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pH Calculator

The process by which one calculates the pH of a solution depends up the solution and the process by which the solution was made. There are at least 22 different ways to calculate the pH . . . .

  1. 0.325 M HCl solution (strong acid - 100% ionized)
  2. 10.0 mL of 0.325 M HCl + 4.5 mL H2O (solve as strong acid, but account for the dilution that occurred)
  3. 0.143 M NaOH solution (strong base - 100% ionized)
  4. 10.0 mL of 0.143 M NaOH+ 6.7 mL H2O (solve as strong base, but account for the dilution that occurred)
  5. 0.235 M HF solution (weak acid - HF partially dissociates in water . . . . use the pka)
  6. 10.0 mL of 0.235 M HF + 13.2 mL H2O (solve as weak acid, but account for the dilution that occurred)
  7. 0.543 M NaNO2 solution (weak base - NO2- partially reacts with water . . . . use the pkb)
  8. 10.0 mL of 0.543 M NaNO2 + 11.2 mL H2O (solve as weak base, but account for the dilution that occurred)
  9. HCl + NaOH - acid and base react completely until one (or both) is used up . . . .
    • HCl is in excess (solve as if only a strong acid is present - account for the dilution that occurred)
    • NaOH is in excess (solve as if only a strong base is present - account for the dilution that occurred)
    • equimolar amounts of HCl and NaOH are added (pH = 7)
  10. HCl + HF (the weak acid's ionization is significantly muted - consider only the strong acid's concentration and account for the dilution that occurred)
  11. HCl + NaF - acid and base react completely until one (or both) is used up . . . .
    • HCl is added in excess and HCl / HF are present in the solution (solve as if only a strong acid is present - account for the dilution that occurred)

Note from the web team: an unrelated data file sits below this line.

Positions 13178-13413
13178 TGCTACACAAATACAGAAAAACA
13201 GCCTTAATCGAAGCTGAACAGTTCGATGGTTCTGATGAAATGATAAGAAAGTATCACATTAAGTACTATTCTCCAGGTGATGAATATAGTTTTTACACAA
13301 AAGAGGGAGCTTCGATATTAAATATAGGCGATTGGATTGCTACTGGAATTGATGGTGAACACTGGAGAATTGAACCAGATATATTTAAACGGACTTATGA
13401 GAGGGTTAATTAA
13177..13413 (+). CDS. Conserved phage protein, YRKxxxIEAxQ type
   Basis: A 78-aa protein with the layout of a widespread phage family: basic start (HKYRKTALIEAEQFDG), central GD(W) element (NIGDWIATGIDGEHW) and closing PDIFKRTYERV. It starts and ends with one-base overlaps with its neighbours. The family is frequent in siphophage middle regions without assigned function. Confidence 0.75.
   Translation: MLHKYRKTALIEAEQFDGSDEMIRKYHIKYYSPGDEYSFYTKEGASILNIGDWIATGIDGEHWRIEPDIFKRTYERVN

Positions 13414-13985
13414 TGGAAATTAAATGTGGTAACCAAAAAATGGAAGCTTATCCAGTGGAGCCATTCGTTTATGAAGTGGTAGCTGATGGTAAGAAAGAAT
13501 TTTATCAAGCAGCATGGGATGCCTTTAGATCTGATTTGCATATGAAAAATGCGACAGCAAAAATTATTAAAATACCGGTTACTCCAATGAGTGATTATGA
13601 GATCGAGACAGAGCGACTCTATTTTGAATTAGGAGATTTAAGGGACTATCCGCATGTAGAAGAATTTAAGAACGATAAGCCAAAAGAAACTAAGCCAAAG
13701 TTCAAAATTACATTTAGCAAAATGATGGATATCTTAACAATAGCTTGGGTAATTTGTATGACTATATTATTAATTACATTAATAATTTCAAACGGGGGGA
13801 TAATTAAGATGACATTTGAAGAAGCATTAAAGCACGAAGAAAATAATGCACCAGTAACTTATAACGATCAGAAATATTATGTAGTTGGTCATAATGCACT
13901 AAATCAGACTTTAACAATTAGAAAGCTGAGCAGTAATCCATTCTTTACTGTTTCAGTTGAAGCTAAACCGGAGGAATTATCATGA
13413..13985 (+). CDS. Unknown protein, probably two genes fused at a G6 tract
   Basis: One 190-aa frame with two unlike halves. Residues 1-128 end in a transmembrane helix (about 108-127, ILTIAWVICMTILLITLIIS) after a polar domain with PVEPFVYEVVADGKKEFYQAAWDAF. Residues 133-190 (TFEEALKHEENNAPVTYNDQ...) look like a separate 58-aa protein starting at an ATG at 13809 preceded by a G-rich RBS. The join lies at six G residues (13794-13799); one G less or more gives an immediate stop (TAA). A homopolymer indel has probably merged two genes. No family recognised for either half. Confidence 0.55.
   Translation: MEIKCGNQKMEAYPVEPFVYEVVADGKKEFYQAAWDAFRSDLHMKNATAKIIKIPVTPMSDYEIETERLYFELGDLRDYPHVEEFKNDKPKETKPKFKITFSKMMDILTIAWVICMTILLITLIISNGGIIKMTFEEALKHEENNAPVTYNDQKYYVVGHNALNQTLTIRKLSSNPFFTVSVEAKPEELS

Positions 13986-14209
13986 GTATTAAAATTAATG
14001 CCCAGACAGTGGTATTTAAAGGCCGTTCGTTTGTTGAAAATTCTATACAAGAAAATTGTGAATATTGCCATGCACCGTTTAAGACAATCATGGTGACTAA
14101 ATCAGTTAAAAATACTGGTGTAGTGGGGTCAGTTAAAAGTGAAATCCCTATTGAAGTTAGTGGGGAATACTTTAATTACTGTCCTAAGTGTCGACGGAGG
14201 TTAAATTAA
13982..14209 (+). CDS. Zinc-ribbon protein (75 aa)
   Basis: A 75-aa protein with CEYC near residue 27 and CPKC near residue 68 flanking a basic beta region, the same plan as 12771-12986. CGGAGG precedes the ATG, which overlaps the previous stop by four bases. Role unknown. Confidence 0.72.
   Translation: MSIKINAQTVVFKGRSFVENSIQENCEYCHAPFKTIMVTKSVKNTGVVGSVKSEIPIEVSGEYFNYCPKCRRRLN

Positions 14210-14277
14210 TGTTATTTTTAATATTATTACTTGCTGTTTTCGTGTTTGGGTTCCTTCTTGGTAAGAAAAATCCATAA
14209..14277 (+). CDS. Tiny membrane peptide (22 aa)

• F- is added in excess and F - / HF are present in the solution (solve as a buffer solution using Henderson-Hasselbach Equation)
    • equimolar amounts of HCl and NaF are added and only HF is present in the solution (solve as a weak acid solution - account for the dilution that occurred)
  12. NaOH + NaF (the weak base's reaction with water is significantly muted - consider only the strong base's concentration and account for the dilution that occurred)
  13. NaOH + HF - acid and base react completely until one (or both) is used up . . . .
    • NaOH is added in excess and NaOH / F- are present in the solution (solve as if only a strong base is present - account for the dilution that occurred)
    • HFis added in excess and HF / F -are present in the solution (solve as a buffer solution using Henderson-Hasselbach Equation)
    • equimolar amounts of NaOH and HF are added and only F- is present in the solution (solve as a weak base solution - account for the dilution that occurred)
  14. HF + NaF - this is a buffer solution (solve using Henderson-Hasselback Equation)
  15. HF / F- + HCl - this is a buffer solution to which strong acid is added (react the HCl with the F- and then solve using Henderson-Hasselbach Equation)
  16. HF / F- + NaOH - this is a buffer solution to which strong base is added (react the NaOH with the HF and then solve using Henderson-Hasselbach Equation)

Additionally, the pH change that occurs when an acidic or basic solution is diluted can be determined by the Chem21Labs pH Calculator. The calculator guides students through the many different ways of calculating the pH of a solution and gives students immediate feedback on their calculations. In a pH lab developed by Chem21Labs, the use of this calculator is a required part of the lab . . . . at this time, the pH Calculator is an optional, interactive animation for homework pH problems.